The music scene in Houston is great because there’s lots of opportunity for somebody to perform. I think that’s essential. That’s certainly what helped me coming up from the clubs in Montrose to the Heights. The first place I ever got a job playing was at a restaurant on 1960, when I was 18 in a duo with Bruce Line from Klein High School at a steak place called The Mariner. We played in the bar area for people waiting for their tables. We were grateful for getting that first gig. A couple of years later, when I got enough songs together for a set, I went down to Anderson Fair and asked them if I could play. The first night, I was a guest of Eric Taylor, a great singer-songwriter from here, and I played as part of his show as sort of an audition for the guys who ran the place.
Music in Houston…
There is a tremendous musical tradition here in Houston. The singer-songwriters that I get to hang around with all seemed to value the impact of the blues music that came from Houston. (Townes Van Zandt and Lighting Hopkins) Of course that little band from Texas, ZZ Top. That’s really shown the rest of the world, the tip of the iceberg of what goes on in Houston musically.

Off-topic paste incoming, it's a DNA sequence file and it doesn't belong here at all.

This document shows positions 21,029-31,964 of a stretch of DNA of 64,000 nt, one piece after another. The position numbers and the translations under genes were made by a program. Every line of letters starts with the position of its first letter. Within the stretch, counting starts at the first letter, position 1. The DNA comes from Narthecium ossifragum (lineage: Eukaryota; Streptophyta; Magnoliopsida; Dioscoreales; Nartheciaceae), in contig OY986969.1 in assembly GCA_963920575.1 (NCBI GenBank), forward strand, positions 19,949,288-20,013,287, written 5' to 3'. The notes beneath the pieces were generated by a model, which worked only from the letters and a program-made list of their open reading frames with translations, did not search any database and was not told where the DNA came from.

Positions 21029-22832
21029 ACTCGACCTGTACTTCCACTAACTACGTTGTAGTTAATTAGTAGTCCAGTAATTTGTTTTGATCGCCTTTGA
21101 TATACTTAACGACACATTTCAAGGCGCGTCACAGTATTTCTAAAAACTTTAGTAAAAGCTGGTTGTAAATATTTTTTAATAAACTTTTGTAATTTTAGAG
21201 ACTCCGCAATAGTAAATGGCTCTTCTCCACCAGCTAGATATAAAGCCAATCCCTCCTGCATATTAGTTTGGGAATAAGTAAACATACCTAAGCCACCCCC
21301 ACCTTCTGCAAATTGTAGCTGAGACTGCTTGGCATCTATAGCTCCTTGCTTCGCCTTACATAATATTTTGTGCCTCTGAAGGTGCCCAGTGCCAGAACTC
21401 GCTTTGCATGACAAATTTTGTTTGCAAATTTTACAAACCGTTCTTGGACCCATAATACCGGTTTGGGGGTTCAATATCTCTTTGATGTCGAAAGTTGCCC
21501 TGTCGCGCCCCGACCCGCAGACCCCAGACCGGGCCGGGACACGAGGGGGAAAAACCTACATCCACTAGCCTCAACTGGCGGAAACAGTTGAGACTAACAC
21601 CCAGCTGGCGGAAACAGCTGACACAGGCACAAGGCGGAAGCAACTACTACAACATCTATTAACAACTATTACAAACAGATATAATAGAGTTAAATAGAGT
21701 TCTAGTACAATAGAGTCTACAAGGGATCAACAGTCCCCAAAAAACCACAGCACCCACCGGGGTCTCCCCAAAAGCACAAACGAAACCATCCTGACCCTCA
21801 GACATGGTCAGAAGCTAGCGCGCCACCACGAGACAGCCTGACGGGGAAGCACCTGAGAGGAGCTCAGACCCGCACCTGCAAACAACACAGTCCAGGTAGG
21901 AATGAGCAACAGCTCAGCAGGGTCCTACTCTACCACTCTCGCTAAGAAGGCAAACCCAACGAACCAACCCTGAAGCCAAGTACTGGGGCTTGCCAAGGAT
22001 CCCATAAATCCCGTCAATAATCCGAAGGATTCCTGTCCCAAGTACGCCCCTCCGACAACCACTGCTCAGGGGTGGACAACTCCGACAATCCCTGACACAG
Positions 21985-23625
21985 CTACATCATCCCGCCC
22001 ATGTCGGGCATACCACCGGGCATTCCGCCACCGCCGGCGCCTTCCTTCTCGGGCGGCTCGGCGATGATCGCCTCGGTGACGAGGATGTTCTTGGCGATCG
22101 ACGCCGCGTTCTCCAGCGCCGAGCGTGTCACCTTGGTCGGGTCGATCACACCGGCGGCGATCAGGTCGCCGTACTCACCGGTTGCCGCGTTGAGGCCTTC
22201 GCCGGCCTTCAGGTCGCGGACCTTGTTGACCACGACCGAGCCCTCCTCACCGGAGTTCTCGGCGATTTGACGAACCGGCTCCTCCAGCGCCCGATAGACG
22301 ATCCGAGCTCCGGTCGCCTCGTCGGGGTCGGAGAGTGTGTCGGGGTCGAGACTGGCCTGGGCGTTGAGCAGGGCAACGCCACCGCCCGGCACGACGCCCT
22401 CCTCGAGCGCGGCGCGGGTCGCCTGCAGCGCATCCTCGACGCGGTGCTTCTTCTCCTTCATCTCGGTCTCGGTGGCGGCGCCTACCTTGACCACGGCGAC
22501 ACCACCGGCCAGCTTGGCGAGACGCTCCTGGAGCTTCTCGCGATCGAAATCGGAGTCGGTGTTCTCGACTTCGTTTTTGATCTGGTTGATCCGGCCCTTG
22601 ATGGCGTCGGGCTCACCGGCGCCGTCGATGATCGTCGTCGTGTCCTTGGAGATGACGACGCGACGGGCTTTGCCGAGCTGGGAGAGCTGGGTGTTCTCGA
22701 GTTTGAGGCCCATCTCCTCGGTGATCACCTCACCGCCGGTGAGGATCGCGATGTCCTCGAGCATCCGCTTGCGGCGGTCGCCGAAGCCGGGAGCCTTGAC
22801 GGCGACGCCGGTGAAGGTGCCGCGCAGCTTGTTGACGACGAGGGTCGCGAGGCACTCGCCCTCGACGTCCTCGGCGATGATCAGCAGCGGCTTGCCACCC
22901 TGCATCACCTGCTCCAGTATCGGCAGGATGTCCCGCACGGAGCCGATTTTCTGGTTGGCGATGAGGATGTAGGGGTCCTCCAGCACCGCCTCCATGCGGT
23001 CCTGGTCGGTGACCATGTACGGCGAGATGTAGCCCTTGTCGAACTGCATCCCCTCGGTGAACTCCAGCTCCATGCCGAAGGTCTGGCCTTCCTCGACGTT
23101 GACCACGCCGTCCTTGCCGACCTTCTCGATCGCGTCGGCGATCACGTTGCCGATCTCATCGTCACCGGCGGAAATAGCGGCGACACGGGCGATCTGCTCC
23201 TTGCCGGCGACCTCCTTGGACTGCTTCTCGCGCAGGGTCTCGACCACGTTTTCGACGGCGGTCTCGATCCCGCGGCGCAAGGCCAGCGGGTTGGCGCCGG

What are the things you say to people that have never been here?
It surprises me, but I’ve run into a lot of people that have never been to Houston or maybe just pass through the airport. First of all, people seem surprised at how big a city it is—how diverse Houston is as a city. And I always end up talking about the music scene here in Houston, the arts scene.
What would you say to someone talking about visiting Houston…
I’d say come to Houston, it might surprise you. People don’t realize how big Houston is and the diverse opportunity that exists here. the days of Houston having a singular focus, or just an oil city, are gone and when they do get to visit they see that and are oftentimes surprised by that.
Why do they say Houston is international city?
Houston is an international city because people from all over the world live here. Businesses from all over the world do business here. Every time we fly out of Bush Intercontinental Airport and it’s clear enough to see the ship channel, you see so much going on and realize that so much of the legacy of our city is because of being a great port.
During Ike last year, we were here, and to see how folks extended a helping hand to one another was really something, a powerful thing to be a part of and to witness. That was something that really made me proud of our people.
Coming home after a tour…
I think about coming home and getting to enjoy some really good Mexican food. And getting to run around to some of my favorite sports and see my friends. The Mexican food you have in Houston is really better than anywhere else. There are a couple of places we enjoyed after playing like Andy’s in the Heights and Doneraki on Fulton would have mariachis, be open late and be a real lively place. Ninfa’s is a staple—the original on Navigation.
Is Houston a city of the arts and why?
The arts community around the world is aware of Houston.
What do you do for fun?